Trump Will Veto Bill Meant To Keep ‘Forever Chemicals’ Out Of Water

Darren.Woon

The White House announces its intentions to veto legislation that would regulate harmful chemicals in drinking water.

The White House announced its intentions to veto the PFAS Action Act of 2019, which aims to keep harmful forever chemicals out of groundwater, according to EcoWatch

“Forever” chemicals, often referred to as PFAS (per- and polyfluoroalkyl chemicals) are a type of heat and water-resistant chemicals used in a variety of industrial products, flame retardants, and nonstick products that include raincoats, cookware, and packaging, that have drained into water supplies in almost every state in the U.S.

The chemicals are known carcinogens and do not degrade in the environment nor in the human body. 

The bill is sponsored by congresswoman Debbie Dingell (D-Michigan) and is intended to reduce involuntary exposure to PFAS.

“PFAS is a clear threat to human health and our environment,” Dingell wrote in a November 2019 statement. “The reality is a lot of contamination is connected to military sites and the Defense Department. We are continuing to champion strong provisions in the National Defense Authorization Act to identify PFAS as a hazardous substance for the purpose of clean up under the EPA’s Superfund program and facilitate coordinated response between local communities and the military.”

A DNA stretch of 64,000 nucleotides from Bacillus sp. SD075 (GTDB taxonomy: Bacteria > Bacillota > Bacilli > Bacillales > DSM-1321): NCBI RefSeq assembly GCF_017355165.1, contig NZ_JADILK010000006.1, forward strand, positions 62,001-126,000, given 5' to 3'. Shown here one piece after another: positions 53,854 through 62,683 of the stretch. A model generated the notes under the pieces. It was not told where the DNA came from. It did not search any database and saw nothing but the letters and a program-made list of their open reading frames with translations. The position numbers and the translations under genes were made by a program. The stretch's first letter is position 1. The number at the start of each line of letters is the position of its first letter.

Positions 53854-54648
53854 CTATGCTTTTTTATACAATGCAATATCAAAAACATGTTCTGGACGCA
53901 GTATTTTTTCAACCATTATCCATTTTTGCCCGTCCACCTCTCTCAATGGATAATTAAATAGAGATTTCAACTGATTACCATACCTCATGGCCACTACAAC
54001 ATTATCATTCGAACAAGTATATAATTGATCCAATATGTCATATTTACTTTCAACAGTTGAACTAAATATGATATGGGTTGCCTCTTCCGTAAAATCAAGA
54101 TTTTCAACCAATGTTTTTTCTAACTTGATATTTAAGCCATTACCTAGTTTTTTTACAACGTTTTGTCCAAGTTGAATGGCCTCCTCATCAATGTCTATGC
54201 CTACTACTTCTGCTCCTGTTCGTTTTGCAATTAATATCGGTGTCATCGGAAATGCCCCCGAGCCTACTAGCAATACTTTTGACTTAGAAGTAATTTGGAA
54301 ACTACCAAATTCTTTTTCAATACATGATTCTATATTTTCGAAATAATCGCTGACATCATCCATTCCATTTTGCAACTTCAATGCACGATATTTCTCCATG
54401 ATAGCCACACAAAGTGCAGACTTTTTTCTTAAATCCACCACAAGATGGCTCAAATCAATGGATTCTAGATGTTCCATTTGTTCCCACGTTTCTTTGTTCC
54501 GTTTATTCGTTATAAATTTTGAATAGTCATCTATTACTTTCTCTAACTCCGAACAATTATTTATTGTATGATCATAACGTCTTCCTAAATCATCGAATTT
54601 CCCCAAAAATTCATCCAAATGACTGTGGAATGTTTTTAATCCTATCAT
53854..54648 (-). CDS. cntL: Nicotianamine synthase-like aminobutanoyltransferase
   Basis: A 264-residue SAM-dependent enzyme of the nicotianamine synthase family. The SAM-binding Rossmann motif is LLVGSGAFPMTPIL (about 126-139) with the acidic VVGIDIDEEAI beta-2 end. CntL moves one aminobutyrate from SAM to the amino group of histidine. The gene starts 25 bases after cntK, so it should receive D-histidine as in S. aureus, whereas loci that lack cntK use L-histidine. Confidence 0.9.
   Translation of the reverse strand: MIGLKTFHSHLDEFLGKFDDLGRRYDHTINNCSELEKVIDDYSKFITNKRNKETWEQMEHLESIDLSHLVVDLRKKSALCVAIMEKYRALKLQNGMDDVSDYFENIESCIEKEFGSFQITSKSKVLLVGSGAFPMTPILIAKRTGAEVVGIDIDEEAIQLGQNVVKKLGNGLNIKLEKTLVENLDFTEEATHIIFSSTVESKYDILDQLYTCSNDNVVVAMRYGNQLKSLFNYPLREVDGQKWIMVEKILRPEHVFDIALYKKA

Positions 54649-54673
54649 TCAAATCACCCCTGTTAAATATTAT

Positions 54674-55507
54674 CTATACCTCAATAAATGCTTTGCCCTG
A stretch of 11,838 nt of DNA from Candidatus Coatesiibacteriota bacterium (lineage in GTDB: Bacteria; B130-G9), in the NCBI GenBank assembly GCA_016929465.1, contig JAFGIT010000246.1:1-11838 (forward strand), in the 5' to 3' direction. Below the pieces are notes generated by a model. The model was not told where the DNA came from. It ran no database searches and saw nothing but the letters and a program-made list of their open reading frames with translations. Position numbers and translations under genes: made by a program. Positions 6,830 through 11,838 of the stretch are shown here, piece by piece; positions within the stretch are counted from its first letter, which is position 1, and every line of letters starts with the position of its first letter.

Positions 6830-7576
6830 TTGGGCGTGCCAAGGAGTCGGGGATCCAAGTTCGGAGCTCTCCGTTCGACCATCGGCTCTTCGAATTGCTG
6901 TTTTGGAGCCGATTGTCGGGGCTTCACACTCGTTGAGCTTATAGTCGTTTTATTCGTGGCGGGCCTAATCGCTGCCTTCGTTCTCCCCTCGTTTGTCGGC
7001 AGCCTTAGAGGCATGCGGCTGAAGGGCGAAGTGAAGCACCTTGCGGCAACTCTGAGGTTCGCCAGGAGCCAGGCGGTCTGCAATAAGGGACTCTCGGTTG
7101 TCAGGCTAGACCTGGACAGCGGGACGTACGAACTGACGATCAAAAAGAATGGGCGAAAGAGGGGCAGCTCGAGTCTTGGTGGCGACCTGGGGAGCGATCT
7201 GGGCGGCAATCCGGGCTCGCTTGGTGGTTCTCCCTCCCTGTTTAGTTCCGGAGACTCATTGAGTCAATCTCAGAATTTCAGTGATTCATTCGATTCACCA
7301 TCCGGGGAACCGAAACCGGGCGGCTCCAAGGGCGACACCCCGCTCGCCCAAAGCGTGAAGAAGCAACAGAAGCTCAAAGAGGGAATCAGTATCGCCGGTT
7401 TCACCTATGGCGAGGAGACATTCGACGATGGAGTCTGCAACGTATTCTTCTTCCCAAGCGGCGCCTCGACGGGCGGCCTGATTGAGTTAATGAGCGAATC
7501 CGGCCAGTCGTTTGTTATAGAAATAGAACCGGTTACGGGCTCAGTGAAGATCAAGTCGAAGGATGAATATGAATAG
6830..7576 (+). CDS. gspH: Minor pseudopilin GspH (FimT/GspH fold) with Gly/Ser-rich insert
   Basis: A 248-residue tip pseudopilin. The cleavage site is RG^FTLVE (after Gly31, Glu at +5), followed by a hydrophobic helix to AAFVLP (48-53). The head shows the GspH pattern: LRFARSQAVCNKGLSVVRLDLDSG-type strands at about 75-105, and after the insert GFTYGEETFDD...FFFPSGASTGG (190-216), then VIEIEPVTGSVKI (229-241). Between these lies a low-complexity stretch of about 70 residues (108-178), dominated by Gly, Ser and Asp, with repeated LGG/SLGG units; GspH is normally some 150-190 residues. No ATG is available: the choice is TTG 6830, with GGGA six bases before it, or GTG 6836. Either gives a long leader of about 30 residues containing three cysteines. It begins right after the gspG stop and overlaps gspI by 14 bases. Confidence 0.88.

Dingell’s bill is expected to be voted on and passed in the Democratic-controlled House, but it may never reach the Senate, as the White House announced its intention to veto the legislation.

The White House claimed the bill would “supercede existing statutory requirements” that would prevent the EPA from making proper decisions about the treatment of PFAS in the environment. 

“By doing so,” the statement said, “the bill would create considerable litigation risk, set problematic and unreasonable rulemaking timelines and precedents, and impose substantial, unwarranted costs on Federal, State, and local agencies and other key stakeholders in both the public and private sectors.”

Environmental activists were shocked by the White House’s decision.

“Just days after failing to meet a PFAS deadline, the Trump administration has threatened to veto legislation that would set PFAS deadlines,” Scott Faber, senior vice president for government affairs at the Environmental Working Group, said in a statement. “It’s never been clearer that it’s time for Congress to set tough deadlines to reduce PFAS releases into the air and water, set PFAS drinking water standards, and clean up legacy PFAS pollution. If the Trump administration won’t take the necessary steps to protect the public from PFAS, it’s up to Congress to act.”

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